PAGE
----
My Family As A Normal Family

Decent Essays
The question I tend to ask a lot these days, especially after my two children have been diagnosed with Autism Spectrum Disorder, tends to be: “What is normal?” Growing up, I would consider my family to be a “normal family.” I have a mother and father who have been married for 38 years, and a younger brother who is three years and four months younger than I am. We were the typical four-person family with one daughter and one son. My mother considered us the “perfect family” because she had the best of both worlds. To me, this is what a normal family should look like.
One of the most important family value my mother and father taught was to be supportive for one another, and how to be there for your family. My brother and I were
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My husband and I have very similar gender roles that both of our parents exhibited while we were growing up. My family values of treating others as you would like to be treated, be respectful, put 100% into everything you do, and most importantly, love and care for your family are still very strong to this day. I appreciate the opportunities and values my parents have instilled in me, and I hope to bestow upon my children similar values and opportunities for them.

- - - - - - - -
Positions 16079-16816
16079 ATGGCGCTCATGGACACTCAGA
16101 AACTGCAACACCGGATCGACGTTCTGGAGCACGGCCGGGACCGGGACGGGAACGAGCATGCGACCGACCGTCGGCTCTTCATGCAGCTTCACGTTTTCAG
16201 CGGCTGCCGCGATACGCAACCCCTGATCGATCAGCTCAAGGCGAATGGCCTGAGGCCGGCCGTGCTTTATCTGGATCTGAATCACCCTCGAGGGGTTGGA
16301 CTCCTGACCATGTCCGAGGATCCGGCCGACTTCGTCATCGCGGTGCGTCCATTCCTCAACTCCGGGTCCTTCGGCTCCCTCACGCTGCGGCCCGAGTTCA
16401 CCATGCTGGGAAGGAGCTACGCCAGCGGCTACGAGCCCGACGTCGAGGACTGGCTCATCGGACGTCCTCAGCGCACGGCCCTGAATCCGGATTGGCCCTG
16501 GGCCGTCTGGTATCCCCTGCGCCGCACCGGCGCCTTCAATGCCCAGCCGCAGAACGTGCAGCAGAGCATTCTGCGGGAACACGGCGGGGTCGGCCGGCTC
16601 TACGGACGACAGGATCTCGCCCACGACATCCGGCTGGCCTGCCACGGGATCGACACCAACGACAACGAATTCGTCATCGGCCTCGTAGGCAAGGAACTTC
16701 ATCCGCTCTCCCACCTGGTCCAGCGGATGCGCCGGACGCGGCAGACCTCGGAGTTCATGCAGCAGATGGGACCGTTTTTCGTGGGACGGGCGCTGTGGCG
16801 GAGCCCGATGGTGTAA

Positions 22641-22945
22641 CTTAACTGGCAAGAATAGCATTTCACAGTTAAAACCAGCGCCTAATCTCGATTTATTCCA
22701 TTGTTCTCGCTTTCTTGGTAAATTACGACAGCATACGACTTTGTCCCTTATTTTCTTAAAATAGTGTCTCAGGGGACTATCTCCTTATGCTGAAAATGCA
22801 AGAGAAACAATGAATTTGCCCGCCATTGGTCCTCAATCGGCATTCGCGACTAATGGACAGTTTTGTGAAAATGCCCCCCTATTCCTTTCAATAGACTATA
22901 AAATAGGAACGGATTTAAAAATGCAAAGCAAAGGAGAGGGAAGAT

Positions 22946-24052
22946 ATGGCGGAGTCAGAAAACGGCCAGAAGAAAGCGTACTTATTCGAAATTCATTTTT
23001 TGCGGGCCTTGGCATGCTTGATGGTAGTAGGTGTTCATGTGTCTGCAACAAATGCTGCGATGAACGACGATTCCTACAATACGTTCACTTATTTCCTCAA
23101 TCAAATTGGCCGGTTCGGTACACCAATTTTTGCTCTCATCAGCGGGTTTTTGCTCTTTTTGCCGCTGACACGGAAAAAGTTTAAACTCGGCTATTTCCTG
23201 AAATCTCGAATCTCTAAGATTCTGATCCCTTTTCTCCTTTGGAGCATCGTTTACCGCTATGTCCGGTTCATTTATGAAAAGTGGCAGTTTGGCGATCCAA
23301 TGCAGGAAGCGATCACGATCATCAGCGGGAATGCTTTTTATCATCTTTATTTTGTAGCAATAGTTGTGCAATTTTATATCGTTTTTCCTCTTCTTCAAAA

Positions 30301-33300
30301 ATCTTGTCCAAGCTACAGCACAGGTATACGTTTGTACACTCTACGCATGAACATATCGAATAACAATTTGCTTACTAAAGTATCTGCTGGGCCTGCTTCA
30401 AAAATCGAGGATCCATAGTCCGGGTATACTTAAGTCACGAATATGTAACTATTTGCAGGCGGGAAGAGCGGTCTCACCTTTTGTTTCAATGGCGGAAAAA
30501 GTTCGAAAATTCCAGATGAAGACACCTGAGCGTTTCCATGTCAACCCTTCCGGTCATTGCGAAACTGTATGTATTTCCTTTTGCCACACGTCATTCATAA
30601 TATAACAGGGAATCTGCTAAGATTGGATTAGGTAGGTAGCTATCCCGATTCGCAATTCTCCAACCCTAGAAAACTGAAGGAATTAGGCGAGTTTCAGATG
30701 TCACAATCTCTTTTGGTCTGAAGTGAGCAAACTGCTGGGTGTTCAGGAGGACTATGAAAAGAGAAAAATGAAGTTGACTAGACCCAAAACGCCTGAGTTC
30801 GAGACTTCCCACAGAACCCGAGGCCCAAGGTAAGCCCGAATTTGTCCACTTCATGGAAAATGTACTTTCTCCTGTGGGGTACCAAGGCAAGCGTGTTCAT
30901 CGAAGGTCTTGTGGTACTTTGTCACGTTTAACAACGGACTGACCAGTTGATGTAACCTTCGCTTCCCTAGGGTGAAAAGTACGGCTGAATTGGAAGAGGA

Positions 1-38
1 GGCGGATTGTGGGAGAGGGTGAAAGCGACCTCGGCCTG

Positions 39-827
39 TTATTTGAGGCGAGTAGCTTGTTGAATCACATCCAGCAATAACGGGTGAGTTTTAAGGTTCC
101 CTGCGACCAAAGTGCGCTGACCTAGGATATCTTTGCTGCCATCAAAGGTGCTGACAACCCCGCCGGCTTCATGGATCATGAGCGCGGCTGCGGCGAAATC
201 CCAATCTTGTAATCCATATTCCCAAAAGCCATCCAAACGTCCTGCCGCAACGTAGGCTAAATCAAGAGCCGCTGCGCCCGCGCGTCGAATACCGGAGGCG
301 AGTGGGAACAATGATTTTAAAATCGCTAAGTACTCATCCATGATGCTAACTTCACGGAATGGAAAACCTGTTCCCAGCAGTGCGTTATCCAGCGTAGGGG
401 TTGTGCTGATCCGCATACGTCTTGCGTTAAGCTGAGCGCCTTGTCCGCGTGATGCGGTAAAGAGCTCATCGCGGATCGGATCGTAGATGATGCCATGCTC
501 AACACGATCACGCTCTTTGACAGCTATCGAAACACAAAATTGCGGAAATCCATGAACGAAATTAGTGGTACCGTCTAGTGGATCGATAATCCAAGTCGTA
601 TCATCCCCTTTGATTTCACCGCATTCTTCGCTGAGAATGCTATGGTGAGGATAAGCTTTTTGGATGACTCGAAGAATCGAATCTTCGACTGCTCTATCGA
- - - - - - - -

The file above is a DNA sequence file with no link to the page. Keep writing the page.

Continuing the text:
I taught high school science for ten years, and when I first started teaching I assumed every one of my students had the same upbringing as I did. However, I quickly realized how the norm I was familiar with, was not necessarily what my students were experiencing. Many of my students came from non-traditional families. They predominantly came from homes of divorced parents, children living with grandparents, or even children staying with a friend’s family because living with their parents was not an option. I was concerned because I felt their family life at home was not stable enough for them to be successful. I believed the only reason for my success was because of my family structure. My parents were always pushing me to make good grades, checking to see if I completed all my homework, and expected the best that I could do in every aspect of my schooling. Because I felt my students didn’t have this support, it was my responsibility to fill that void. Fonteboa (2013) conducted a study that
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